The movers of the left and right boards are made according to cyclic pacing mechanisms acting in antiphase. The cyclic movers make it possible to maintain the stability of pacing and do without a controlled adaptation system. It is known that the pacing machines with cyclic-type movers have simple kinematic drives and are simpler than their analogs with adaptive control of pacing. unfortunately, the fact that the trajectory of reference points for cyclic pacing mechanisms is invariant does not allow the mover adaptation capabilities to be fully explored when the character of motion path profile varies. Therefore, the overcoming of obstacles makes allowance for controlling the step length and height as well as changing the position of reference points when turning to reduce the moment of resistance to rotation. The trajectory of reference points is adjusted by additionally introducing a special crank with a linear electric drive into the pacing mechanism; in this case, a single mechanism can adjust the trajectory of all three pacing mechanisms of its board. The control of the trajectory of reference points of the pacing mechanism is reduced to a discrete change in the angular position of the additional crank. This leads to a shift in the arm suspension point and a transformation of the base trajectory of marching motion into the trajectory of obstacle handling with increased step height and length [1-3].
The contactless recharging of the power of onboard batteries is conducted through a device based on the principle of electrodynamic induction. The radiating part of this device is installed inside the sealed casing of the base station and contains a generator of high-frequency oscillations with a power of around 95 W and a directional antenna. The generator is supplied with power from the base station network. High-frequency voltage is supplied to the radiating antenna that is located under the radio-transparent cover of the device. The hydro pump built into the mooring mechanism provides adequate positioning and holding of the mobile module in a required place during the whole period of contactless power transmission, which can last up to several hours.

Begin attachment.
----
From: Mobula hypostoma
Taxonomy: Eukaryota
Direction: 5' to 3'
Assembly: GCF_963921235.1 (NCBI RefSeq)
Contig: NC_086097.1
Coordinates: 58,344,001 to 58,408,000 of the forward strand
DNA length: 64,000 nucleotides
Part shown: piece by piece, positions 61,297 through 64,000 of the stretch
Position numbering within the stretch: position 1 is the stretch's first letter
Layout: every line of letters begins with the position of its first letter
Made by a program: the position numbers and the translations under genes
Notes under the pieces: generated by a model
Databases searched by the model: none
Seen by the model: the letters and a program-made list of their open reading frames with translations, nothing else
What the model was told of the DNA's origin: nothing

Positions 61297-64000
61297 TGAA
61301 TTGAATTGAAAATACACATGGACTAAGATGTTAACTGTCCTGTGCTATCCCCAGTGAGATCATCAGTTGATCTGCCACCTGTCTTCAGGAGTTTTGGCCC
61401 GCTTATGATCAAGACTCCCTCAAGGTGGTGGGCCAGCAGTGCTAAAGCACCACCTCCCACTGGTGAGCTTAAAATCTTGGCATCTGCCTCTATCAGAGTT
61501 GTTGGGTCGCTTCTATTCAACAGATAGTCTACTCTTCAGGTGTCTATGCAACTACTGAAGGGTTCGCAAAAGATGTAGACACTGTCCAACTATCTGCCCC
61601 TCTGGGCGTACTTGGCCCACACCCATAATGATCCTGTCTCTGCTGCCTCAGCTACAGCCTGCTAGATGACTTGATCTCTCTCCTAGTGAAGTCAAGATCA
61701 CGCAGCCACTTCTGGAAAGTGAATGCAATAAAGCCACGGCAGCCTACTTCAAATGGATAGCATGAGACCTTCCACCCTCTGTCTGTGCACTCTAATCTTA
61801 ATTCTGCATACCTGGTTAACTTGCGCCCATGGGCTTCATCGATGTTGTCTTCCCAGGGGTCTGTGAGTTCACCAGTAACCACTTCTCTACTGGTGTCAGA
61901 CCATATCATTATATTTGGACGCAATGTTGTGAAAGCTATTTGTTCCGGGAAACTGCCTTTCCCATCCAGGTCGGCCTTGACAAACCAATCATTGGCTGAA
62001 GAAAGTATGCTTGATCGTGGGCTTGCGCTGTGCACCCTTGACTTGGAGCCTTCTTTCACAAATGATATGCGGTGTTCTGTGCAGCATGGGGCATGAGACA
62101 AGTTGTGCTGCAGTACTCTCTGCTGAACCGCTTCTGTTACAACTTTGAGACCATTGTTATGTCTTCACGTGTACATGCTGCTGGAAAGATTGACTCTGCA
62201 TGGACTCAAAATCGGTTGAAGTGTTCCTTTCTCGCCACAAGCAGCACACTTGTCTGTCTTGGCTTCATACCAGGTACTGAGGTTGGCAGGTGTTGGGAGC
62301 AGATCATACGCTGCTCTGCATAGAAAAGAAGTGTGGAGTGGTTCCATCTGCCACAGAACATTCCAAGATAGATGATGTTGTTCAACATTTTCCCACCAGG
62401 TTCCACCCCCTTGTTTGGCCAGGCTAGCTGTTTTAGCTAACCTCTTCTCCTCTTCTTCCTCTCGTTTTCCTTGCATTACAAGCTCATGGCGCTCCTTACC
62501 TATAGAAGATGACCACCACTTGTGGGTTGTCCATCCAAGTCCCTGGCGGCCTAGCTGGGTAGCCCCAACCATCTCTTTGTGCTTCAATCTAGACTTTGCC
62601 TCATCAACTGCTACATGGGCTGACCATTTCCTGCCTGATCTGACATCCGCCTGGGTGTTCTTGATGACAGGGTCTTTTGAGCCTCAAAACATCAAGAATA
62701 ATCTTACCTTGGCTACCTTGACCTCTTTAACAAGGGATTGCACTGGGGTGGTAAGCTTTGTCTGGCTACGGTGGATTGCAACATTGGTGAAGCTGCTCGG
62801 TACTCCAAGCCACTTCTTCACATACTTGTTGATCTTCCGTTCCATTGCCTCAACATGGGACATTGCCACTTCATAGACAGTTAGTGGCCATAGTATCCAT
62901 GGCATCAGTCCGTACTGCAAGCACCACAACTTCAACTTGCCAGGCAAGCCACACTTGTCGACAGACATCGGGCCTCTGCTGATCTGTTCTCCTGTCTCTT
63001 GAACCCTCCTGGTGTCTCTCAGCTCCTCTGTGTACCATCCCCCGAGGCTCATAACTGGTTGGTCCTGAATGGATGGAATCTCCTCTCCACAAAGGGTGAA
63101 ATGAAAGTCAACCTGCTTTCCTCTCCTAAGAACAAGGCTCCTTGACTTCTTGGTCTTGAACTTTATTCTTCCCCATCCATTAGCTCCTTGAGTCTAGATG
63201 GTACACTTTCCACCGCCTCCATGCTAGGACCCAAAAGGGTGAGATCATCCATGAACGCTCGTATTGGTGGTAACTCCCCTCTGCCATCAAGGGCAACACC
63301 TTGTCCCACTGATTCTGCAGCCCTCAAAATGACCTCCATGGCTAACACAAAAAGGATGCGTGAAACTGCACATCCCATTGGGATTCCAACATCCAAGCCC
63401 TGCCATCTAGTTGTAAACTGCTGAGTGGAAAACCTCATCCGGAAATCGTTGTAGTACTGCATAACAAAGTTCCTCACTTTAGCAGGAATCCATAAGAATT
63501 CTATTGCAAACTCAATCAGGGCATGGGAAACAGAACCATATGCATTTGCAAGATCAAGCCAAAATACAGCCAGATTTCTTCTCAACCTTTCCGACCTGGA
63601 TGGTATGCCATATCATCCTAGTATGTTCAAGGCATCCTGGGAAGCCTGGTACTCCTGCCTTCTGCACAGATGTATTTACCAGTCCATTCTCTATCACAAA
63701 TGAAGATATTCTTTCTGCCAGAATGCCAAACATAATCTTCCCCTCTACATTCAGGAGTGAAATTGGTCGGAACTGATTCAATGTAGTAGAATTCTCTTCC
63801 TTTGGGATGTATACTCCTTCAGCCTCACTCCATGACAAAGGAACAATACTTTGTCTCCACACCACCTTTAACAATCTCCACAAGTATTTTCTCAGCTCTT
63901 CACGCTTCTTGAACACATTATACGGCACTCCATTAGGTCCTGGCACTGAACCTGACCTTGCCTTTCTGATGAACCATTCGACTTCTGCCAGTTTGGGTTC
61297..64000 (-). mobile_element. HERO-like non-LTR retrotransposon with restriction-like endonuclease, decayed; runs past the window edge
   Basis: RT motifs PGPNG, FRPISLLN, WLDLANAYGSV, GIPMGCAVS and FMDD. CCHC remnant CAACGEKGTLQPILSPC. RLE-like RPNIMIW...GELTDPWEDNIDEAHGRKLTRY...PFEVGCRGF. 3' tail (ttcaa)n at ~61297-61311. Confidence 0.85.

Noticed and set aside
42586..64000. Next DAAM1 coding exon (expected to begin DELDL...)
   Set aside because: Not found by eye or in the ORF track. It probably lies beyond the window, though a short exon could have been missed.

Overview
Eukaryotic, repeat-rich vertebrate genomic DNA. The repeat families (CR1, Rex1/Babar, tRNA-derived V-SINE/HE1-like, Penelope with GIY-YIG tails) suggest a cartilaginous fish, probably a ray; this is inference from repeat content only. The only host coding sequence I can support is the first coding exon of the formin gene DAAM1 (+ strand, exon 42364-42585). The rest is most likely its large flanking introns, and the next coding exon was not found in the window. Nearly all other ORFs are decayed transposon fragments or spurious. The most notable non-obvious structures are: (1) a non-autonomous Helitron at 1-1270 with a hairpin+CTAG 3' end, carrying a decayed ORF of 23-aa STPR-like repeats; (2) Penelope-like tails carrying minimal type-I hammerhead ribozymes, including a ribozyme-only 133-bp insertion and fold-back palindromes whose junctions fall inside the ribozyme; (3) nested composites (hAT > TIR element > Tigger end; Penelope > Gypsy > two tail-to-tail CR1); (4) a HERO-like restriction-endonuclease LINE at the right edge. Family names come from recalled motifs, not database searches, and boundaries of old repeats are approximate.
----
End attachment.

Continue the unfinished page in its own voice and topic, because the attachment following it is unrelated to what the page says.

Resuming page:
Due to its own movers and video cameras, the base station can be moved by operator's commands to the workplace and fixed at this place. The base station has a hydroacoustic antenna to control the operation of autonomous modules. When the bottom is muddy, the visibility is reduced to less than a meter; in view of this, the base station should contain an ultrasonic beacon along with powerful searchlights.
3. Composition and structure of the autonomous modules
There should be at least two autonomous modules (highly maneuverable underwater robotic devices). The equipment of the module can be entirely placed in a sealed casing. An autonomous module must be equipped with:
* on-board batteries;
* lamps and video cameras;
* a receiver of the system of contactless recharging of onboard batteries;
* a receiver/transmitter of the system of operational exchange of large data amount;
* a proper navigation system;
* a hydroacoustic system of communication through the base station with the central control station;
* an on-board computer;
* auxiliary actuators installed on the module for specific operations.
The actual efficiency of underwater operations by automated devices depends essentially on the maximum possible time of their continuous operation without ascending to the surface. Periodic interruptions are caused by the need to recharge the onboard battery of the power supply system as well as to promptly adjust and update the onboard computer software. To this end, one has to stop the operations, ascend the device to the water surface, unseal it, recharge or replace the batteries, reseal the device, execute control operations, submerge, search, move and position the device in the workplace. With an increase in the depth of operations, the importance of increased length of continuous operation grows substantially.
The method of power recharging of on-board batteries of autonomous modules makes it possible to operate directly in the workplace and avoid ascending to the surface. To solve this problem taking into account the large depth and salty water medium, the autonomous module is equipped with a receiver of the contactless energy transfer system. The autonomous module uses its navigation system, hydroacoustic beacons, and video cameras to approach the radiating antenna of the base station. This can be conducted both by the operator situated at the control post and in a fully automatic mode using a special-purpose program. Since the grouping of autonomous modules interacts with the base station, the operations are not interrupted during the charging of the moored autonomous module: another module with a previously charged battery is activated.
The receiver of the autonomous module is located behind the radio-transparent wall of the casing. The electromagnetic field radiated by the transmitting antenna of the base station is captured by the receiving antenna of the autonomous module and converted into electric current. A special-purpose device converts this current into a normalized current of battery charge. This device provides an optimal mode of battery charging and protects it from recharging. The degree of readiness of the battery for operation is controlled by the on-board computer and can be visualized on the control station display [4,5].